Acton Institute Powerblog Archives

Post Tagged 'Political culture'

6 thought-provoking quotes from AEI’s ‘Economic Freedom and Human Flourishing’

In considering issues of political economy today, it is always prudent to refer to wisdom from the past.  The American Enterprise Institute’s recent publication “Economic Freedom and Human Flourishing: Perspectives from Political Philosophy” is a collection of essays that analyzes the thought of several prominent philosophers on the connection between the title’s two subjects. Continue Reading...

What is Liberal Morality?

“Three recent events have made me reflect on a certain theme that should be of interest to religious-minded advocates of the free society,” says Kishore Jayabalan in this week’s Acton Commentary. Continue Reading...

Samuel Gregg: ‘Welcome To The New Corporatism’

features a piece from Acton’s Director of Research Sam Gregg today regarding Americans’ distrust of the federal government. While disdain for politicians is nothing new, Gregg says there is something beyond simple dislike for political shenanigans: There is, however, another dimension to this problem that’s now receiving more attention. Continue Reading...

The Politics of Civil Society

At the Washington Examiner, Timothy Carney writes (HT: The Transom), “When liberals talk about community, conservatives are too quick to raise the Gadsden Flag and shout, ‘Leave me alone!'” He goes on to examine “the reactions to catchphrases made famous by Barack Obama and Hillary Clinton — ‘You didn’t build that’ and ‘It takes a village.'” Despite the negative reaction from many conservatives, says Carney, Obama’s statement in its full context, ‘you didn’t build that’ is true. Continue Reading...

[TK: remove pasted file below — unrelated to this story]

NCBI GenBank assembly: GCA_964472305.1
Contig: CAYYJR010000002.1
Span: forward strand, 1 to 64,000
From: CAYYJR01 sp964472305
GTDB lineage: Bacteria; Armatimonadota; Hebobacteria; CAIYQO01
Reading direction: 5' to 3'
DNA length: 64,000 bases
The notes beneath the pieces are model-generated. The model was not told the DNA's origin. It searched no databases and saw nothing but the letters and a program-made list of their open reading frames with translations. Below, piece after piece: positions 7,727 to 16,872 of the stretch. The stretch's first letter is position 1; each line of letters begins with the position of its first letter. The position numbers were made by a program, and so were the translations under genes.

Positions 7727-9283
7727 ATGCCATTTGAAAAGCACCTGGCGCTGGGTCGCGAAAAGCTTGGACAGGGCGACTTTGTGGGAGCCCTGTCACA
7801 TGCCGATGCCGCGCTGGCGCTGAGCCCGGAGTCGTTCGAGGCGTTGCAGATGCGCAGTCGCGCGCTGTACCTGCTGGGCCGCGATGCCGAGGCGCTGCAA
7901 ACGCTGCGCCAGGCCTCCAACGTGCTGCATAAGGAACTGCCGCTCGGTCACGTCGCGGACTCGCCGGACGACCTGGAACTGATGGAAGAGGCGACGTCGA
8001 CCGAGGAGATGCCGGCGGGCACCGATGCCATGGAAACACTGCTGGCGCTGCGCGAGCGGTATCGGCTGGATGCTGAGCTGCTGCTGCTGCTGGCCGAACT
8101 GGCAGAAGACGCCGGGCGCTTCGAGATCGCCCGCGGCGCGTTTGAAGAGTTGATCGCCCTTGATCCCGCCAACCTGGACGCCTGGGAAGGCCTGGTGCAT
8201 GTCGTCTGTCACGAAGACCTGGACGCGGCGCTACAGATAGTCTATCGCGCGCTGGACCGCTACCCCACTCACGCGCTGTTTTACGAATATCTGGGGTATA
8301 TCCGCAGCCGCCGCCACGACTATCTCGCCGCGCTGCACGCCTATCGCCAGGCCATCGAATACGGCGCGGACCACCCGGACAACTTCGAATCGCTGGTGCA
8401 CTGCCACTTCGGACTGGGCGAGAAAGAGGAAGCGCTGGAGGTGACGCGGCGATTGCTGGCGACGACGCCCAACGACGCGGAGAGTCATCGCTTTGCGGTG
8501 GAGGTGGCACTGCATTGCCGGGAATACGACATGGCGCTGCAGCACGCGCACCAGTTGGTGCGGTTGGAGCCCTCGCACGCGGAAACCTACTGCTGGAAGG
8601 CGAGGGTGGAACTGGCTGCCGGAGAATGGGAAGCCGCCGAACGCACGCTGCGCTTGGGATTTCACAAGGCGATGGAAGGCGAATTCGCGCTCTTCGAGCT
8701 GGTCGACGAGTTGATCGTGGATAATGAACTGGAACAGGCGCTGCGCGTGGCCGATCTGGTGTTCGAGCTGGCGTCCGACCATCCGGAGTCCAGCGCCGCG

Mass Marketing to Millennials: A Marxist Paradigm?

A recent Boston Globe headline reads: “Marketing to millennials can be a tough sell.” The article relates the differing approaches of Campell’s, Lindt USA, and GE when it comes to marketing to Millennials, highlighting a general skepticism and indifference toward advertising in the target demographic: For instance, marketing materials for GE’s Artistry series of low-end appliances featuring retro design touches, due out this fall, says it focuses on “the needs of today’s generation of millennials and their desire to uniquely express themselves.” Lindt USA recently introduced a line of chocolates — they include Berry Affair and Coconut Love flavors — that are wrapped in vibrant packaging and are being promoted through social media. Continue Reading...

Tracing the Logic of Liberalism

In the Western world there are conservative liberals, liberal liberals, and radical liberals, says David T. Koyzis, but all adhere to the basic principles of liberalism: The liberalism of Thomas Hobbes and John Locke. Continue Reading...

Samuel Gregg: Beyond Conservatism and Libertarianism

On Public Discourse, Acton Research Director Samuel Gregg addresses the “considerable fractures” that continue to divide conservative and libertarian positions on significant policy issues as well as on “deeper philosophical questions.” He pulls apart the “often tortuously drawn distinctions” surrounding the political labels and then offers some reasons why the “often unconscious but sometimes deliberate embrace of philosophical skepticism by some conservatives and libertarians should be challenged.” Perceptive critics of skepticism have illustrated that the concern to be reasonable and avoid self-deception about reality is the starting point of any quest for philosophical truth: i.e., the very knowledge that skeptics believe we can’t know. Continue Reading...

Creeping Crony Corporatism

In this week’s Acton Commentary, “Corrupted Capitalism and the Housing Crisis,” I contend we need to add some categories to our thinking about political economy. In this case, the idea of “corporatism” helps understand a good deal of what we see in the American system today. Continue Reading...